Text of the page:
As public dissatisfaction has mounted over the government’s lack of action over Mori’s remarks, cracks have begun to show in the ruling party’s response. LDP Secretary-General and powerful faction leader Nikai Toshihiro added fuel to the fire by stating it was “not a problem” for Mori to remain in his position, suggesting that Olympic volunteers who quit would reconsider once they “calmed down”. It’s a statement that is almost as tone-deaf as Mori’s own, and one that might as well have been designed to ensure that the controversy rumbles on for at least another news cycle. Nikai was in turn immediately criticized by Olympics minister (and former Olympian) Hashimoto Seiko, who told a Diet committee that his remarks were out of line.

Suga, meanwhile, seems to have taken a position of saying the bare minimum and hoping it all goes away. He criticized Mori’s statements in boilerplate terms, but emphasized the independence of the Tokyo organizing committee and the IOC’s conclusion that the matter was closed. He also described Mori’s gaffe as being “unfavorable to the national interest” – a statement which serves as a tacit nod to conservative arguments that strong reactions to socially regressive statements such as Mori’s merely stem from gaiatsu (foreign pressure) and do not represent the attitudes of ‘real’ Japanese people. Widespread overseas reporting of Mori’s remarks and condemnation by foreign athletes and embassies, among others, have been a double-edged sword, ensuring that the story stays in the headlines locally while also fueling conservatives’ insistence that the whole affair can be dismissed as merely a case of unwanted pressure from overseas.

The evidence of opinion polls, demonstrations and widespread discussion within Japan, however, clearly demonstrates that this public outrage is not just another case of ‘you’re embarrassing us in front of the foreigners’. Mori has touched a nerve for many people and has managed to provoke genuine anger. Now his statements are dominating media cycles at a time which ought to be crucial in gaining public buy-in for the Olympics (in whatever format the government and the IOC are concocting for them). As public support for the Games fails to firm up and LDP figures bicker among themselves, Suga’s attempt to stay out of the fray risks looking weak.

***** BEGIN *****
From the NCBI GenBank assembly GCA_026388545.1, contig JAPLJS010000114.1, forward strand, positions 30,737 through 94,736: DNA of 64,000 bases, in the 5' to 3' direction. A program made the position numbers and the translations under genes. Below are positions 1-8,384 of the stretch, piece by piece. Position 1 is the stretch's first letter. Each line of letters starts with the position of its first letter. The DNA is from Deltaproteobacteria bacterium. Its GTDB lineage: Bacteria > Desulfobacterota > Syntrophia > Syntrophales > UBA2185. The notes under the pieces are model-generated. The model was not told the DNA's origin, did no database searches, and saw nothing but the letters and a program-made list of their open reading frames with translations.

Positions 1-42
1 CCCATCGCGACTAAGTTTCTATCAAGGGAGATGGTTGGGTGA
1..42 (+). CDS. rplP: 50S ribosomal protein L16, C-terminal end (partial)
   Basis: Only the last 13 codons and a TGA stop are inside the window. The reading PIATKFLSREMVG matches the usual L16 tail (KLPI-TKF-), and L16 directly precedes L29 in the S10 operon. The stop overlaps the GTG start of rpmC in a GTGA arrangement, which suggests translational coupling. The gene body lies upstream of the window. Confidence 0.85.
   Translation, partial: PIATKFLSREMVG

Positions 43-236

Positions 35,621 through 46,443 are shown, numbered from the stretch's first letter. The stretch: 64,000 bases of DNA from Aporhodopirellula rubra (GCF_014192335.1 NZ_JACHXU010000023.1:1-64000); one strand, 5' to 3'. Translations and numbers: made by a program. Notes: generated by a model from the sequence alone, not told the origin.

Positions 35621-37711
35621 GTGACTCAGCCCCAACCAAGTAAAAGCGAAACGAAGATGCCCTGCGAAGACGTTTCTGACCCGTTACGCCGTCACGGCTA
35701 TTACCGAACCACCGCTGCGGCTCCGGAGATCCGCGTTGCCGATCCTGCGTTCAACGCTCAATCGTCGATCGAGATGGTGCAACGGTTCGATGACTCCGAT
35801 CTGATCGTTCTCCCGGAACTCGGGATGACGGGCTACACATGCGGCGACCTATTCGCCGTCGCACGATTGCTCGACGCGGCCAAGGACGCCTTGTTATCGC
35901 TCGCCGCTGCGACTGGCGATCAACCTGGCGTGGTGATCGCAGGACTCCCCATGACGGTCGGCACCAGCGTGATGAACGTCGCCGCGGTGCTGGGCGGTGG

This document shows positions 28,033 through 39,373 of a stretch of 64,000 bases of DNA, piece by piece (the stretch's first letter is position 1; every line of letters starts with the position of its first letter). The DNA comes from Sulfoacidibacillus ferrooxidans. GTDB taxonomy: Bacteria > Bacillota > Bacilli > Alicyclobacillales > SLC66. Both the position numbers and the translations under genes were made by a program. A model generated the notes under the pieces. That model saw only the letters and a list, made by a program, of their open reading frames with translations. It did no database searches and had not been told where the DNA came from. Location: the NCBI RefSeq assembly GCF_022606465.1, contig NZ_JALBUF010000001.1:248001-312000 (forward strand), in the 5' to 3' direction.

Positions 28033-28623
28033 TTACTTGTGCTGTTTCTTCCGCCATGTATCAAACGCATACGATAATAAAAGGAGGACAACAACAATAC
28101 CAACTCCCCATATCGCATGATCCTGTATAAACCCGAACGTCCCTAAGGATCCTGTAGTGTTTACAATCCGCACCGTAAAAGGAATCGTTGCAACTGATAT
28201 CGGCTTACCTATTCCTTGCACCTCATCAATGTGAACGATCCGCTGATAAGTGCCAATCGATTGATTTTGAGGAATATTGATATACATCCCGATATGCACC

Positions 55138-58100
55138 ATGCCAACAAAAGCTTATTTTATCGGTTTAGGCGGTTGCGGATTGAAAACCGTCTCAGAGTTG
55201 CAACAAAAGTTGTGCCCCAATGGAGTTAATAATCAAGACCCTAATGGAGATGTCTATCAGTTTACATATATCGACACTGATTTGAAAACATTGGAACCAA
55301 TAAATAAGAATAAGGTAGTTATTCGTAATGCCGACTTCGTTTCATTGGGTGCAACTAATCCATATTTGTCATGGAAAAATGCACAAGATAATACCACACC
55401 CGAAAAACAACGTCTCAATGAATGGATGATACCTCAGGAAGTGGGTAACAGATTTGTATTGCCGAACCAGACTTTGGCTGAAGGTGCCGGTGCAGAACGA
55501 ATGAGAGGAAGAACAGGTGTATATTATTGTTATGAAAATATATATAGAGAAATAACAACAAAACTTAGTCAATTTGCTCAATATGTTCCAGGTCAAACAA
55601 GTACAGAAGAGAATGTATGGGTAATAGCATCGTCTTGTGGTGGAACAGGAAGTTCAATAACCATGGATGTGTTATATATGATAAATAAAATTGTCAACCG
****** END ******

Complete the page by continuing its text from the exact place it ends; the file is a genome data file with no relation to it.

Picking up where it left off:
As public support for the Games fails to firm up and LDP figures bicker among themselves, Suga’s attempt to stay out of the fray risks looking weak.

This could be attributed to genuine weakness in the leader’s position. Suga is prime minister largely because he represented continuity from the former Abe administration during a point in the pandemic when a major political disruption would have been catastrophic. There was also no other senior figure (at least nobody acceptable to a broad group of LDP lawmakers) who seemed to especially want the job at that difficult juncture. Suga is generally respected within the party but lacks strong loyalty and factional backing, and in recent months he appears to have fallen out with Nikai, who is strongly connected to the travel industry lobby and disagreed with Suga’s lukewarm support for the Go To Travel campaign and the decision to suspend it in December. To also end up at loggerheads with Mori – who, like Abe, is attached to the powerful Hosoda faction and is seen as something of a godfather figure to many LDP right-wing politicians – would leave Suga incredibly isolated and could fuel rumors that a leadership change is being considered by the party’s grandees.

The Olympics organizing committee has called an emergency meeting this week which may provide Suga with some succour; if it demands Mori’s resignation, the tide of negative public opinion could be stemmed without Suga having to intervene directly and make enemies he can ill-afford. With support for his government slipping back below the 40 percent mark, however, LDP lawmakers in marginal seats will start to look nervously to the next election – and wonder if voters will choose to punish such indecisive leadership. Whether it’s this scandal or the next that pushes public opinion over the edge, one thing is certain; if either Suga himself or the Olympics come to be seen as a millstone around the neck of his party’s electoral prospects, the knives will come out for both.

Assistant Professor at Waseda University | Website | + posts

Rob Fahey is an Assistant Professor at the Waseda Institute for Advanced Study (WIAS) in Tokyo, and a Visiting Professor at the University of Milan's School of Social and Political Sciences. He was formerly a Research Associate at the Waseda Institute for Political Economy (WINPEC). His research focuses on populism and polarisation, the impact of conspiracy theory beliefs on political behaviour,  domestic Japanese politics, and the use of text mining and network analysis techniques for political and social analysis. He received his Masters and Ph.D from Waseda University, and his undergraduate degree from the School of Oriental and African Studies at the University of London.